According to Akhmetshin, Veselnitskaya called him "in a panic" several hours before going to Trump Tower, saying she had an appointment to see Trump's son.
He and Veselnitskaya had worked together extensively in efforts to overturn a U.S. sanctions law known as the Magnitsky Act, which targeted Russians allegedly involved in money laundering, so he agreed to accompany her even though he was wearing jeans and a T-shirt. He happened to be in New York on other business, he said.
Akhmetshin said he spoke very little at the meeting, occasionally interjecting to clarify or summarize remarks made by Veselnitskaya, who was speaking with the help of the translator.
When Veselnitskaya brought up the Magnitsky law, Akhmetshin told the Trump aides that calling for overturning it "could be a great election issue" and help improve U.S.-Russian relations. Russian President Vladimir Putin retaliated against the law by ending adoptions of Russian children by Americans.
Akhmetshin, who speaks with a thick Russian accent and frequently pedals around Washington on a bright-orange bicycle, has been described as a possible Russian intelligence operative despite his many years as a lobbyist, often on behalf of wealthy businessmen or politicians from former Soviet republics.
He was paid $10,000 to lobby for the Human Rights Accountability Global Initiative Foundation, a nonprofit created in 2016 whose stated purpose was to restore Russian-American adoptions.
Denis Katsyv, the son of a senior Russian government official, who has used Veselnitskaya as an attorney, helped bankroll that effort, lobbying filings show. The effort to roll back the Magnitsky Act went nowhere.
The web of connections in the case has attracted the interest of both Republicans and Democrats in Congress.
In May, just before a trial, the Justice Department settled a money laundering case that involved Veselnitskaya. Democrats on the House Judiciary Committee have written to Atty. Gen. Jeff Sessions asking whether the White House was involved in that decision to settle the case for less than $6 million.
Grassley, in his letter about foreign agent registration, described Akhmetshin as a "Russian immigrant to the U.S. who was reportedly a former Russian [military] counterintelligence officer."
Rep. Adam B. Schiff of Burbank, the top Democrat on the House Intelligence Committee, which is conducting an investigation of the Trump campaign and Russia, called Akhmetshin's presence at the meeting with Trump aides "a deeply disturbing fact."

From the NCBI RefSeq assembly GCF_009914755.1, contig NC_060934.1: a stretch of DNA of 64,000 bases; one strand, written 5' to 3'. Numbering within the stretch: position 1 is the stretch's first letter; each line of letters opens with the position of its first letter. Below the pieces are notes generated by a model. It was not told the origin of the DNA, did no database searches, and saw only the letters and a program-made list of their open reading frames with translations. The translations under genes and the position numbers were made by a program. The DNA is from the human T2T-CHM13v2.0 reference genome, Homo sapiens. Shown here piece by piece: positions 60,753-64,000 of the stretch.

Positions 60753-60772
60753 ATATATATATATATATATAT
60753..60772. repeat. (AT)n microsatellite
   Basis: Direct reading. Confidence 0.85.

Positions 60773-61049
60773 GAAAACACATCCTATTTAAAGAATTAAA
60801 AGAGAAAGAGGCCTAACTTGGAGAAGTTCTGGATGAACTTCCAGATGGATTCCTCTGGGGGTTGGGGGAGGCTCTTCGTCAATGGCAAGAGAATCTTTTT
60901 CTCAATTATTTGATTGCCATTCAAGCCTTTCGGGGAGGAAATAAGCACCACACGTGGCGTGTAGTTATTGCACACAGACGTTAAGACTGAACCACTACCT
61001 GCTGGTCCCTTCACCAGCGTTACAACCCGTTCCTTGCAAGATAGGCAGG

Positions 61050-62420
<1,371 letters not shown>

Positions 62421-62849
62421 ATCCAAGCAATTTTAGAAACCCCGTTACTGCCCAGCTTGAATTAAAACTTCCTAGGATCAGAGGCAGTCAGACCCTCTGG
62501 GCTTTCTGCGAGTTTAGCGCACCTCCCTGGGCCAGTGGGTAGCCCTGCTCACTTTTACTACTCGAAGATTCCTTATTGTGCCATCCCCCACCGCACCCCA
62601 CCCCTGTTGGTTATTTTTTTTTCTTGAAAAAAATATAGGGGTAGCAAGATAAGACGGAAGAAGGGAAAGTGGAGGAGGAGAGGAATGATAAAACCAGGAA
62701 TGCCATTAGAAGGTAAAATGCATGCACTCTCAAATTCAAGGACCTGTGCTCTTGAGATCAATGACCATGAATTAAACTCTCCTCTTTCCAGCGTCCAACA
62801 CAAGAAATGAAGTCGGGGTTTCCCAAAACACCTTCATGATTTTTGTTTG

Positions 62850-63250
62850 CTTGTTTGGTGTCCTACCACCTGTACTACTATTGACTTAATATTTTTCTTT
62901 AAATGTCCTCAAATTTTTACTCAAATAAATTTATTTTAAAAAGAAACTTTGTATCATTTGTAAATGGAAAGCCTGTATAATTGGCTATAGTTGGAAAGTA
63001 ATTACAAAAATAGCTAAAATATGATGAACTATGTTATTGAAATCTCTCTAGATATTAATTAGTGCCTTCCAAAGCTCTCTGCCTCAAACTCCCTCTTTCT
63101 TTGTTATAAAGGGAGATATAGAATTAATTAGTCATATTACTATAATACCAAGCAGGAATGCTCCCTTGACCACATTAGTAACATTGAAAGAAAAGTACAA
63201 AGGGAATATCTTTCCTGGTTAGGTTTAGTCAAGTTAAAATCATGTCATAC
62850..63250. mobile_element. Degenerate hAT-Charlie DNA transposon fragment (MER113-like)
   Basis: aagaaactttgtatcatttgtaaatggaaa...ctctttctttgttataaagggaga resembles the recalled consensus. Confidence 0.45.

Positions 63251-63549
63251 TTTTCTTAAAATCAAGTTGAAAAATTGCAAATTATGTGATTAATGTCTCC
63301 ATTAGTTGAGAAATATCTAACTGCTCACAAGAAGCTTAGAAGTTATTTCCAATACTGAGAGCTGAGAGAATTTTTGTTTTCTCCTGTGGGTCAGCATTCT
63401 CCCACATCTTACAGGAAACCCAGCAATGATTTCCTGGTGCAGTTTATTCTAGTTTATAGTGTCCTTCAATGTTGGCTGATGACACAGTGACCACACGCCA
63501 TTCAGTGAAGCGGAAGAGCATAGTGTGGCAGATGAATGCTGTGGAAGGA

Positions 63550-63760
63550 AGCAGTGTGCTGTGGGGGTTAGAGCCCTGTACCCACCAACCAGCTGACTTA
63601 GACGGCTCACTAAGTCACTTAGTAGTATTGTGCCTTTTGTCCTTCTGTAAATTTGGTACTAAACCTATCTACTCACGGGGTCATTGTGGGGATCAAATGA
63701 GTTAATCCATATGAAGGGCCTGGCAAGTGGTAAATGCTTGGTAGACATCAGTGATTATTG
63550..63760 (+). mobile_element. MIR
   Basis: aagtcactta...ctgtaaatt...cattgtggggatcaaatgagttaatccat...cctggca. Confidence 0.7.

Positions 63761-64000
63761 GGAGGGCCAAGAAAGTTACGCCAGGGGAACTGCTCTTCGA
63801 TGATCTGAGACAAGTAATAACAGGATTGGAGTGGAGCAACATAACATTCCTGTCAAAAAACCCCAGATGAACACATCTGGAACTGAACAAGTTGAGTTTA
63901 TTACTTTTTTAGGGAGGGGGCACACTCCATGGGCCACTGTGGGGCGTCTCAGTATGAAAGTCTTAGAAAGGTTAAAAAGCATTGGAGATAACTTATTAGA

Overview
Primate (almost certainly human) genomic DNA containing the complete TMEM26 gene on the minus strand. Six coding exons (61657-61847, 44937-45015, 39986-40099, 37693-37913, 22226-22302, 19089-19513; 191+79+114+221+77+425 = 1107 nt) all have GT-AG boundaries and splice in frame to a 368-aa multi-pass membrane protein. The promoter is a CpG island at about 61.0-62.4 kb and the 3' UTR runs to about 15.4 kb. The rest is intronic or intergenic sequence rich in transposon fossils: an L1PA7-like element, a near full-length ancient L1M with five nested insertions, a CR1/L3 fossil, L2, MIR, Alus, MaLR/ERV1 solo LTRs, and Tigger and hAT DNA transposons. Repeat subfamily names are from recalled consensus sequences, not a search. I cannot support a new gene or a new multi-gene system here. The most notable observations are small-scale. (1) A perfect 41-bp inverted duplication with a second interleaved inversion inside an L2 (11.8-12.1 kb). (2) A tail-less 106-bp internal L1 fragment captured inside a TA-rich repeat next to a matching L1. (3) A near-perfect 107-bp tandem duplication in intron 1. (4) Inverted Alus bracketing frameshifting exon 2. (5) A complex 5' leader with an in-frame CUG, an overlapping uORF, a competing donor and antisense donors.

"It is clear the Kremlin got the message that Donald Trump welcomed the help of the Russian government in providing dirt on Hillary Clinton," he said.
But Rep. Dana Rohrabacher (R-Costa Mesa), who has also met with Veselnitskaya and Akhmetshin repeatedly and is known for his friendly attitude toward Russia, defended the Trump campaign's meeting in a speech on the House floor Friday.
"If someone says to you that they want to give you information, there is nothing wrong with that," Rohrabacher said.
Separately, the White House added another lawyer to its defense team. Ty Cobb, a Washington-based attorney (and distant relative of the legendary baseball player), will join the White House staff, reporting directly to Trump, to oversee responses to the Russia investigation.
Jamie Gorelick, a prominent Democratic lawyer who has been representing Kushner, was reported to be stepping aside, handing over the case to Abbe David Lowell, one of Washington's best-known white-collar criminal defense attorneys.
And Brad Parscale, who headed the Trump campaign's digital efforts, released a statement saying he would voluntarily meet with congressional investigators. Parscale said he was "unaware of any Russian involvement" in the campaign's digital or data operations.
Democrats have questioned whether anyone connected with the Trump campaign shared information with Russian agents that would have allowed them to target derogatory stories about Clinton to specific groups of potential voters.
Times staff writer Sarah D. Wire contributed to this report.